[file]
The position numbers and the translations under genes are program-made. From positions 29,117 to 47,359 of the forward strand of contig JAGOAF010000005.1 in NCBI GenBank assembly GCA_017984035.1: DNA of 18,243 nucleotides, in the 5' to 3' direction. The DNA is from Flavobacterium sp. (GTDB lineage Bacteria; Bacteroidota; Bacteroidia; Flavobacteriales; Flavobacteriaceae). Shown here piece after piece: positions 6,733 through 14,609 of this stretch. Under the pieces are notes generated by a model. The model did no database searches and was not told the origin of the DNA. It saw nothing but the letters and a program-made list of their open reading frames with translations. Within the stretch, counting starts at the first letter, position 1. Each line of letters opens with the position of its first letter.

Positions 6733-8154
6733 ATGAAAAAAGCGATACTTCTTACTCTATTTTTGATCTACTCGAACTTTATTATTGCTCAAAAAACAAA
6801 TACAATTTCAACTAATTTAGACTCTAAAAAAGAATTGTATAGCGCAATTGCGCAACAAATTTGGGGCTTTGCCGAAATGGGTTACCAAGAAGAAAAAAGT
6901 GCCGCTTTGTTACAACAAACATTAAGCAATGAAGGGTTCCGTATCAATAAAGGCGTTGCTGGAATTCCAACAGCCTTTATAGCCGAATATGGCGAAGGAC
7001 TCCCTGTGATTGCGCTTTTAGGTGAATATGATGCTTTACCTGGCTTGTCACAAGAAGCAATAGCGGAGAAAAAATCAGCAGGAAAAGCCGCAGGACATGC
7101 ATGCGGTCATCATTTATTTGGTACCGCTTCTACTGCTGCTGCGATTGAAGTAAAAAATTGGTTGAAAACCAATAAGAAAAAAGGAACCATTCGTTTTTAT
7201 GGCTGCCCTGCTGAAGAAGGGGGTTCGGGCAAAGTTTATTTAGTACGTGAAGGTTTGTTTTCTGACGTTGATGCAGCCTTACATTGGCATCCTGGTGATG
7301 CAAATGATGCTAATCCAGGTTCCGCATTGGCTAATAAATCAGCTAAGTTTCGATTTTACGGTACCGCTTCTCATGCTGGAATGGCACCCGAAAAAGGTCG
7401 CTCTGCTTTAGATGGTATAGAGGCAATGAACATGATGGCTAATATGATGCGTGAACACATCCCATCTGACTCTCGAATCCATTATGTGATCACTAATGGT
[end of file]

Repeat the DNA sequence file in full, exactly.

The position numbers and the translations under genes are program-made. From positions 29,117 to 47,359 of the forward strand of contig JAGOAF010000005.1 in NCBI GenBank assembly GCA_017984035.1: DNA of 18,243 nucleotides, in the 5' to 3' direction. The DNA is from Flavobacterium sp. (GTDB lineage Bacteria; Bacteroidota; Bacteroidia; Flavobacteriales; Flavobacteriaceae). Shown here piece after piece: positions 6,733 through 14,609 of this stretch. Under the pieces are notes generated by a model. The model did no database searches and was not told the origin of the DNA. It saw nothing but the letters and a program-made list of their open reading frames with translations. Within the stretch, counting starts at the first letter, position 1. Each line of letters opens with the position of its first letter.

Positions 6733-8154
6733 ATGAAAAAAGCGATACTTCTTACTCTATTTTTGATCTACTCGAACTTTATTATTGCTCAAAAAACAAA
6801 TACAATTTCAACTAATTTAGACTCTAAAAAAGAATTGTATAGCGCAATTGCGCAACAAATTTGGGGCTTTGCCGAAATGGGTTACCAAGAAGAAAAAAGT
6901 GCCGCTTTGTTACAACAAACATTAAGCAATGAAGGGTTCCGTATCAATAAAGGCGTTGCTGGAATTCCAACAGCCTTTATAGCCGAATATGGCGAAGGAC
7001 TCCCTGTGATTGCGCTTTTAGGTGAATATGATGCTTTACCTGGCTTGTCACAAGAAGCAATAGCGGAGAAAAAATCAGCAGGAAAAGCCGCAGGACATGC
7101 ATGCGGTCATCATTTATTTGGTACCGCTTCTACTGCTGCTGCGATTGAAGTAAAAAATTGGTTGAAAACCAATAAGAAAAAAGGAACCATTCGTTTTTAT
7201 GGCTGCCCTGCTGAAGAAGGGGGTTCGGGCAAAGTTTATTTAGTACGTGAAGGTTTGTTTTCTGACGTTGATGCAGCCTTACATTGGCATCCTGGTGATG
7301 CAAATGATGCTAATCCAGGTTCCGCATTGGCTAATAAATCAGCTAAGTTTCGATTTTACGGTACCGCTTCTCATGCTGGAATGGCACCCGAAAAAGGTCG
7401 CTCTGCTTTAGATGGTATAGAGGCAATGAACATGATGGCTAATATGATGCGTGAACACATCCCATCTGACTCTCGAATCCATTATGTGATCACTAATGGT